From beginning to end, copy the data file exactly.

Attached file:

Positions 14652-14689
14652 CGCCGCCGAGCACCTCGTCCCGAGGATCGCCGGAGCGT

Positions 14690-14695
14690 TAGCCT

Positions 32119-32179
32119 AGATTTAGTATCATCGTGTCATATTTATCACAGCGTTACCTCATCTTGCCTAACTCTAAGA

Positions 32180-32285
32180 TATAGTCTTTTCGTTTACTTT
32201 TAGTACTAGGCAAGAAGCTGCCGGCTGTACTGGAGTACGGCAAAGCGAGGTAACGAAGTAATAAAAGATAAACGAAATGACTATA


Positions 14652-14689
14652 CGCCGCCGAGCACCTCGTCCCGAGGATCGCCGGAGCGT

Positions 14690-14695
14690 TAGCCT

Positions 32119-32179
32119 AGATTTAGTATCATCGTGTCATATTTATCACAGCGTTACCTCATCTTGCCTAACTCTAAGA

Positions 32180-32285
32180 TATAGTCTTTTCGTTTACTTT
32201 TAGTACTAGGCAAGAAGCTGCCGGCTGTACTGGAGTACGGCAAAGCGAGGTAACGAAGTAATAAAAGATAAACGAAATGACTATA